VPAC Scoop column: Lonestar and Nitty Gritty Dirt Band coming to Beaver Creek | VailDaily.com

VPAC Scoop column: Lonestar and Nitty Gritty Dirt Band coming to Beaver Creek

The Nitty Gritty Dirt Band takes the stage at the Vilar Performing Arts Center on Friday, July 1. The show starts at 8 p.m., and tickets are $85.
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What’s in a name?

Well, when your name is Nitty Gritty Dirt Band or Lonestar, there is a lot to your name. In these two bands alone, which will perform at the Vilar Performing Arts Center on Friday and Tuesday, July 5, respectively, there’s a combined history of 71 years of touring, five Academy of Country Music Awards, two Grammy Awards and a roster of more than 24 past and present band members.

About Nitty Gritty Dirt Band

The two bands also had some trouble settling on names. Nitty Gritty Dirt Band was founded around 1966 in Long Beach, California, by singer-guitarist Jeff Hanna (who, along with Jimmie Fadden, has performed with the band throughout its entire career). Ten years later, in 1976, the quartet was billed as just The Dirt Band. For an even shorter stint, you could see the guys taking on another name. On April 22, 1978, members of Nitty Gritty Dirt Band appeared on “Saturday Night Live” and, during one segment, donned Egyptian garb to perform as The Toot Uncommons with Steve Martin in his widely celebrated song “King Tut.”

Lonestar, on the other hand, began in 1992 under the name Texassee, derived from the fact that all five members were natives of Texas and met in Nashville, Tennessee, at the Opryland USA theme park. After less than a year, Texassee made the choice to change its name to Lonestar (a good choice in my book) and played their first concert under this name in Nashville before signing to BNA Records in 1995.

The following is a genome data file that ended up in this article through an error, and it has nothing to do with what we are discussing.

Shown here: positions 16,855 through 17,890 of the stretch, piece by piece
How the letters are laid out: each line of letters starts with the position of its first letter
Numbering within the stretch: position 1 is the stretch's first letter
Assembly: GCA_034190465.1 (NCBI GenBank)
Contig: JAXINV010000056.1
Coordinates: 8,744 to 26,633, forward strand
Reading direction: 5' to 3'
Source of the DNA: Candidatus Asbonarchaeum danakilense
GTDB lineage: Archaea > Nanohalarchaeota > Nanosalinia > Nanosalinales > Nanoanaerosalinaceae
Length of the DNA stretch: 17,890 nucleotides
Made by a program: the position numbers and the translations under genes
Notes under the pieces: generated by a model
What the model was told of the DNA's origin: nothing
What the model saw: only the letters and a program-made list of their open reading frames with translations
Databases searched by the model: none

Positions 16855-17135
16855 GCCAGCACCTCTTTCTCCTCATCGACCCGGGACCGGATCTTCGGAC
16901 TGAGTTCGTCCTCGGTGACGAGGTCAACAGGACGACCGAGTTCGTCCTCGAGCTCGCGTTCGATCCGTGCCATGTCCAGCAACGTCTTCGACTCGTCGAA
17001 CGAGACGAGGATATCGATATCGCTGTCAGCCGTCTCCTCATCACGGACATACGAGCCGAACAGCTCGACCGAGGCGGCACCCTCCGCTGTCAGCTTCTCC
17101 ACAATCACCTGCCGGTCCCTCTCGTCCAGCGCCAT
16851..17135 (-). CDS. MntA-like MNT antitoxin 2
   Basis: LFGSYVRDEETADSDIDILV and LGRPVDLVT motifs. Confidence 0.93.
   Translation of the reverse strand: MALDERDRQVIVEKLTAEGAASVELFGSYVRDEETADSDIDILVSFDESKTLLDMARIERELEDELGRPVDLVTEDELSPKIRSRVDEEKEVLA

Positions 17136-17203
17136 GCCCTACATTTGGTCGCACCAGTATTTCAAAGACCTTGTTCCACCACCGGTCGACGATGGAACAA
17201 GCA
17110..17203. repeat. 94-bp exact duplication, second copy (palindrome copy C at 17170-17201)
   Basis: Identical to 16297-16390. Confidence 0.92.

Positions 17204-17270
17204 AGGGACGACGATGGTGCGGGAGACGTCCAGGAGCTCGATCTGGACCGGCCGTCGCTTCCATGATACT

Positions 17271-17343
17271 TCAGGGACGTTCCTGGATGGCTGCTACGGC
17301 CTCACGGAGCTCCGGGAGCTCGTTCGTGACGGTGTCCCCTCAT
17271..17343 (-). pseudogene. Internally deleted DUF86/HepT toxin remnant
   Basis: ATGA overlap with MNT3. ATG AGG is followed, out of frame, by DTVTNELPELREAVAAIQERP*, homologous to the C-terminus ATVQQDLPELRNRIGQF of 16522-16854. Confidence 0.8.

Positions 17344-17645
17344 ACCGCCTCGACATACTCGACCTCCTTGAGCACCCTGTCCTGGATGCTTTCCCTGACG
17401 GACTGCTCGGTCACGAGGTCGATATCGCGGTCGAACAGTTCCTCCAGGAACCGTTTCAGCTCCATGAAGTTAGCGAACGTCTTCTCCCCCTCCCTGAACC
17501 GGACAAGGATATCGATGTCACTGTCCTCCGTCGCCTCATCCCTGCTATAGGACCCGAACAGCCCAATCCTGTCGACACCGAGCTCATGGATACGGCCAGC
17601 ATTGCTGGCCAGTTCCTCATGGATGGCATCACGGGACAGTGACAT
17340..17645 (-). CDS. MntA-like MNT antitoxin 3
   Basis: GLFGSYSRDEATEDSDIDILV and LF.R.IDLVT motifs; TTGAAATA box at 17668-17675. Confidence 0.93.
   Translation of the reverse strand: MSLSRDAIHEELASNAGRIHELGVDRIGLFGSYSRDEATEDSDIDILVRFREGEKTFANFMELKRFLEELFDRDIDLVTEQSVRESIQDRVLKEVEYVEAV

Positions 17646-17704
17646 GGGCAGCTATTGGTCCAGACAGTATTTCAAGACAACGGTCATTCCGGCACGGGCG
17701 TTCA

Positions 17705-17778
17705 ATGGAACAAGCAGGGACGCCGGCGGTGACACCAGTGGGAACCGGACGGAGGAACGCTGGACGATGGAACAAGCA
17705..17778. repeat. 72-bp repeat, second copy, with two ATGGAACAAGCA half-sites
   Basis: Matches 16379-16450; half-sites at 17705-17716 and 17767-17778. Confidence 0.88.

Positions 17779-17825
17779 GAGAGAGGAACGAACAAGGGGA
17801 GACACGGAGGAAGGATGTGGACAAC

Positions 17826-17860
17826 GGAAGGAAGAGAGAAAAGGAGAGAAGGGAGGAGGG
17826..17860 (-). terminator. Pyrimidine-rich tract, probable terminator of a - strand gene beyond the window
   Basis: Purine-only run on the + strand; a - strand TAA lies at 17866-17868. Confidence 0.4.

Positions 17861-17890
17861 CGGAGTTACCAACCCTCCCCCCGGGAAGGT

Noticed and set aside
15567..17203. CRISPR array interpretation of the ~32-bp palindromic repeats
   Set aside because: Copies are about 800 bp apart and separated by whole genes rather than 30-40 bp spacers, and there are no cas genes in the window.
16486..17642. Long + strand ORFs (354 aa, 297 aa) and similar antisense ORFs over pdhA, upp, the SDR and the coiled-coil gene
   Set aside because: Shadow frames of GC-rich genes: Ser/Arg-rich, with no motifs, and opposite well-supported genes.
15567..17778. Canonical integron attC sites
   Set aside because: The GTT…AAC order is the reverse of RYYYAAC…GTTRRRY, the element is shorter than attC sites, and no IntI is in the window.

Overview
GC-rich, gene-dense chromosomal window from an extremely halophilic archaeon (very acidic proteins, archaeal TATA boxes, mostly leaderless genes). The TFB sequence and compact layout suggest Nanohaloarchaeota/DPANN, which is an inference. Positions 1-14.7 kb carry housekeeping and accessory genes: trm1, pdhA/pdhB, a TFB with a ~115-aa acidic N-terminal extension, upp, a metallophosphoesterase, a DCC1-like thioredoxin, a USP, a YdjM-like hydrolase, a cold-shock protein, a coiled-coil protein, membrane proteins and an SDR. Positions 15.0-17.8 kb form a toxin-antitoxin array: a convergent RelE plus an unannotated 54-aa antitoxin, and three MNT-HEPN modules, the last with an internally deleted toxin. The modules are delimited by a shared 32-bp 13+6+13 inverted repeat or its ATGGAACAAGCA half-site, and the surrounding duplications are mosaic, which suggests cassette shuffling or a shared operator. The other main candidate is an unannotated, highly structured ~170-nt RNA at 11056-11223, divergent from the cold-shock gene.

Crazy band names aside, we are truly excited to bring two of America’s greatest country music icons to the Vilar for the Independence Day weekend. Nitty Gritty Dirt band has been a mainstay in country music for decades and is celebrating its 50th anniversary this year. They are often cited as a catalyst for an entire movement in country rock and American roots music.

Lonestar comes to us as a much younger, but no less prestigious, band in the history of country music. Since their inception in the mid-’90s, the one thing that has kept Lonestar going is “that we’re just four good-old boys from Texas,” said lead singer Richie McDonald. “No matter how much success we’ve had, it didn’t change us as people.”

Both of these bands, regardless of the names you give them, count their biggest accomplishments in their storied careers as witnessing the impact of their songs on the lives of others. “Music is a very powerful tool and can help people going through both good and bad times,” McDonald said. In light of recent tragedies in America, sometimes what you need is a good tune with good friends to pull you up by your bootstraps.

Alexia Jurschak is chairperson of the Vilar Performing Arts Center Committee. Learn more about these and other shows at the Vilar Performing Arts Center at vilarpac.org.

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